Many parents may be thrilled to learn that they can send their kids to school earlier.
But why would all of those who have to deliver on this promise find out about all the work that they are going to have to do as a surprise? In the middle of the school year? (Link to Teresa Wright’s article in the Guardian here)
Sonya Corrigan, president of the Early Childhood Development Association, said since that announcement she has been overwhelmed with calls from parents wanting to put their children in kindergarten for the next three months so they’ll be ready for school in September
“Looking at what’s left of the school year – we’re talking weeks,” she said. “I really and truly don’t think we would be offering programs that would be in the best interests of children and that parents would be making the best choice.”
It is the parents’ choice, and many feel their children are ready.
But Corrigan wants to know why no one from the sector was contacted or consulted before this government decision was made.
“It’s not so much the change in date, it’s the absence of consultation with our sector. Our sector was called by parents who read it in the newspaper. And they weren’t even aware of what the change was.”
“We’re not sure where this came from, how the decision was come to, what input there was into coming to that decision.”
What kind of advice has the department also been giving the Premier? Here is a key statement in the press release:
“Premier Robert Ghiz says the revised policy reflects Government’s commitment to lifelong learning beginning in the early years. “There is a great deal of new research that indicates young children benefit from being in a structured learning environment,” he said. “We want to do everything possible to support early literacy and learning, to identify learning difficulties at an early age and provide the necessary early interventions,“ he said”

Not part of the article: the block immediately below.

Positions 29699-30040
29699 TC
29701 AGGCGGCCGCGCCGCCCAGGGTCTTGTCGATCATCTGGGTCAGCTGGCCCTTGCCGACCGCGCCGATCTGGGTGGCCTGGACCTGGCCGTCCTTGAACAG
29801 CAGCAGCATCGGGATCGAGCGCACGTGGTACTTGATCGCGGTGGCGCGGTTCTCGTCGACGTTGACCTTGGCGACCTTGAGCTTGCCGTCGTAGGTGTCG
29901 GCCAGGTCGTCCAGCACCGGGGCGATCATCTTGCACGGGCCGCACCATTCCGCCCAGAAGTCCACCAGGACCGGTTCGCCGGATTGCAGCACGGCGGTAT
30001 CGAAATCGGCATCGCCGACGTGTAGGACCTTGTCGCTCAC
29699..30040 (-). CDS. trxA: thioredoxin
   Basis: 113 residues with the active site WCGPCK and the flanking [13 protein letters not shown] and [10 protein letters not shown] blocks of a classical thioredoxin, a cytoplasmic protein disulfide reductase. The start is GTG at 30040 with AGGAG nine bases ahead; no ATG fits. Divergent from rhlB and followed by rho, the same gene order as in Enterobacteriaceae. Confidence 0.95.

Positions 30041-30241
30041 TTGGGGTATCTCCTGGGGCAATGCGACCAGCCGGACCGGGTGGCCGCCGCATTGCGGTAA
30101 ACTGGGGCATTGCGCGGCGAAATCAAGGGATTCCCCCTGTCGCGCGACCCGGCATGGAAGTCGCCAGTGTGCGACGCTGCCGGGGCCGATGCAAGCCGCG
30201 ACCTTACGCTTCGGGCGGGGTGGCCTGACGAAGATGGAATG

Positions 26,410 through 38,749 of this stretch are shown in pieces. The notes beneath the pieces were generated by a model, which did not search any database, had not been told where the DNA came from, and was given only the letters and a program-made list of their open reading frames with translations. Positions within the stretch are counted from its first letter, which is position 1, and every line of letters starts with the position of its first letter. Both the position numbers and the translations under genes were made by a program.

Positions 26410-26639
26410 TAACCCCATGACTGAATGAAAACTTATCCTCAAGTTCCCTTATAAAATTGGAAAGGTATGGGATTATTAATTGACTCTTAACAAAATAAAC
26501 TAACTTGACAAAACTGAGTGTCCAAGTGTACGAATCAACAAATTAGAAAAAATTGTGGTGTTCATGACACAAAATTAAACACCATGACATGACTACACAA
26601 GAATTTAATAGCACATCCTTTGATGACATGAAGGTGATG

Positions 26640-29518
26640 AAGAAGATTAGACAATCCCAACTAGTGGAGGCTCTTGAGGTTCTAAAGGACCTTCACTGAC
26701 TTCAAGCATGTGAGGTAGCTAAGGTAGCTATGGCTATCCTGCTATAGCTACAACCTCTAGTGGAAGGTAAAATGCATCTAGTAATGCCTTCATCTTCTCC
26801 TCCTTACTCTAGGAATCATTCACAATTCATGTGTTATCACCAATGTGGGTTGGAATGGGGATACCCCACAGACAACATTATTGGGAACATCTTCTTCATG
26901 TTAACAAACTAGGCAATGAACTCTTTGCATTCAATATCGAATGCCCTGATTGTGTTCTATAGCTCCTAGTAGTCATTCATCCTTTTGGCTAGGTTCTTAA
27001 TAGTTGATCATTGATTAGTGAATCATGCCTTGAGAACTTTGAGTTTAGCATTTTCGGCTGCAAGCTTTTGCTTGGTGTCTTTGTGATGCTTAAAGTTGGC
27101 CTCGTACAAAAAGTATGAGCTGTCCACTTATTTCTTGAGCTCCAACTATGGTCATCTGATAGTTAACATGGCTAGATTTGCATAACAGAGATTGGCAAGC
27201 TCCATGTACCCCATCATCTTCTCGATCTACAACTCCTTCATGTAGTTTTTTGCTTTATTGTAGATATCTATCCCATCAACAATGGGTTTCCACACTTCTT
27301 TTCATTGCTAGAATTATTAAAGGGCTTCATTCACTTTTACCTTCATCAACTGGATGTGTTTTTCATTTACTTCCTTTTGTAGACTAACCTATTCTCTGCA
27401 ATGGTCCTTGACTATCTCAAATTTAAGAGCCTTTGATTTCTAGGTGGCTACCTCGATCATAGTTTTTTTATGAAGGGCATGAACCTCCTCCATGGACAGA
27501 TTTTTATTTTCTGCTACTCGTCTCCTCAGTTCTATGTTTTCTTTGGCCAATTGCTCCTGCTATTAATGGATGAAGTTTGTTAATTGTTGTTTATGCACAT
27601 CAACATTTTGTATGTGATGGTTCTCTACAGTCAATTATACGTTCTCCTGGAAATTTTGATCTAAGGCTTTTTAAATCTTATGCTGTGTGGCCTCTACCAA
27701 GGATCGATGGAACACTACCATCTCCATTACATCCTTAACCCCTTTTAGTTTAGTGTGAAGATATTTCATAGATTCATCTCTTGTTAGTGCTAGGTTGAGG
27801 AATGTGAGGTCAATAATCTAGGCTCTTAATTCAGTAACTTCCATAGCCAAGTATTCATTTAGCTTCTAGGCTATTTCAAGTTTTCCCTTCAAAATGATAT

“Young Children benefit from being in a structured learning environment” is the key phrase. Well folks the opposite is the case.
Who is offering this advice? It’s not true. It’s wrong and if it was offered to the Premier as the truth, then someone is at best misleading the Premier.
Here is a link to a long and recent interview in MacLeans Magazine that reviews the research. At the core is the potential damage done to boys, who are already doing poorly, by adding structure too early. Here is a snippet:
Q: So when do you think boys should start kindergarten, if the focus remains on learning to read and write?
A: Seven years ago I wrote an article for the American Psychological Association saying the default age of entry should be five for girls, six for boys. That created quite a stir. I have since abandoned that assertion, though I still think it’s a good idea, because parents generally don’t understand it. They say, “Oh, you think my son’s dumb?”
Q: Obviously there’s going to be individual variation. How many boys are ready at age five to start kindergarten?
A: On the order of 12 per cent; 88 per cent would do better if they started at age six. The key to success in early elementary education is doing the right thing at the right time. Farmers understand this. You can have the best farmland in the world and the best feed corn in the world, but if you try to plant your crop in the middle of a January snowstorm, you will not be successful. Likewise, you may have a very bright boy, but if you’re asking him to do things that are not developmentally appropriate, he won’t be successful. And the danger is that he will develop negative attitudes toward school, and it will be very difficult to change them.
So here we are again – we have a department that will not engage with the public and with those affected by their decisions. We have a department that is briefing the premier with information that is wrong.
If I was the Premier I would be asking myself “What is going on?”